January 20th, 2013
“The ecstatic last notes of Györgi Ligeti’s etude “L’escalier du Diable” linger for a while until they finally fade away. Denis Kozhukhin, 26, seems content and relaxed and there is no way of telling that just a moment before he drew the audience at the Frankfurter Hof into a whirl of obsessed, dazzling, overlapping runs, harmonies, sounds and tempi.
The Hungarian composer Ligeti loves the complicated in music and the optical illusions in visual art. In the young Russian pianist, who won first prize at the renowned international piano competition “Concours Reine Elisabeth”, Ligeti seems to have posthumously found the ideal interpreter of his compositions.
The highly complex “Etudes pour piano” have as little in common with finger exercises as times tables do with Fermat’s rule. They are a daunting and on occasion acoustically overtaxing accumulation of technical and musical difficulties. Denis Kozhukhin simply breaks them down with perfection and a rarely heard sensitivity for the sound. His expressive way of playing shows his profound understanding of musical structures…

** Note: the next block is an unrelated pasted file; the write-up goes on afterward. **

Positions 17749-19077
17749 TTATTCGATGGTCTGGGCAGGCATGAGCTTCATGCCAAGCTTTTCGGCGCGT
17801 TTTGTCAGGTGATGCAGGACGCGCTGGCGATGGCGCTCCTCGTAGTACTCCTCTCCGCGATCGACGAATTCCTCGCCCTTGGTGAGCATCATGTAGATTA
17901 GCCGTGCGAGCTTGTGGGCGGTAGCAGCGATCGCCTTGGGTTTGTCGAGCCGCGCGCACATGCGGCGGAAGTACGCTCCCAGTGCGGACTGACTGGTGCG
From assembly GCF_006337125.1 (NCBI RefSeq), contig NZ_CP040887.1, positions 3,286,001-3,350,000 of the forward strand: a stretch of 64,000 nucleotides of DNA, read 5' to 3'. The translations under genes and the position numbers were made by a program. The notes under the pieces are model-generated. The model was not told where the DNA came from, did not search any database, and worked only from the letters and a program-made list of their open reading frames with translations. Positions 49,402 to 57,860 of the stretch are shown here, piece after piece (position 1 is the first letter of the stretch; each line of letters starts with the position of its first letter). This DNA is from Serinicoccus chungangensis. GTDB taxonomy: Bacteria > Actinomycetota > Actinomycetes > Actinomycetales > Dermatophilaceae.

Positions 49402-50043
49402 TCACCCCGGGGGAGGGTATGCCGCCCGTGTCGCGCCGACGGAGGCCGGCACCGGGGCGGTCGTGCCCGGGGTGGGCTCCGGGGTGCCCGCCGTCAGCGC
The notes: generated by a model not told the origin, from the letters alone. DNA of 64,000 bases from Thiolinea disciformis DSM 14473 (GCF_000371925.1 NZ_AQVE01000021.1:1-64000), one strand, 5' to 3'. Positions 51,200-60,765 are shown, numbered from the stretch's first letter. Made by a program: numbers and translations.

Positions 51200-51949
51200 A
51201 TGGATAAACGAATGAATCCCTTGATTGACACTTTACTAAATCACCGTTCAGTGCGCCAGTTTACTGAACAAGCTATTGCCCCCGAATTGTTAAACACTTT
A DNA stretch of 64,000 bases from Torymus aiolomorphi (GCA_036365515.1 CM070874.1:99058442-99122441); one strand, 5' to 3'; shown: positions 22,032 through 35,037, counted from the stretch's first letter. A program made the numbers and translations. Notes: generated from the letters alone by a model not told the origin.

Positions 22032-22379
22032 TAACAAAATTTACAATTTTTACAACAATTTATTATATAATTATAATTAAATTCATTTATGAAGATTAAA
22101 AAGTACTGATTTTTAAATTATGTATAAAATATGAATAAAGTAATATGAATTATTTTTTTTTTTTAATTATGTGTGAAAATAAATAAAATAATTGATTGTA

Franz Liszt’s “Etudes d’execution transcendante” were in his time considered to be “unplayable and unenjoyable”. From the “Wilde Jagd” and its punctuated runs or the watercolour-like nuances of “Harmonies du Soir” to the pathetically told story about the page “Mazzeppa”– Kozhukhin is incredibly sharp both in terms of technique and interpretation.
And he certainly managed to commit this to the audience’s memory not least with the encores he gave, one of which was Gluck’s “Plainte d’Orfee”.
Allgemeine Zeitung, January 2013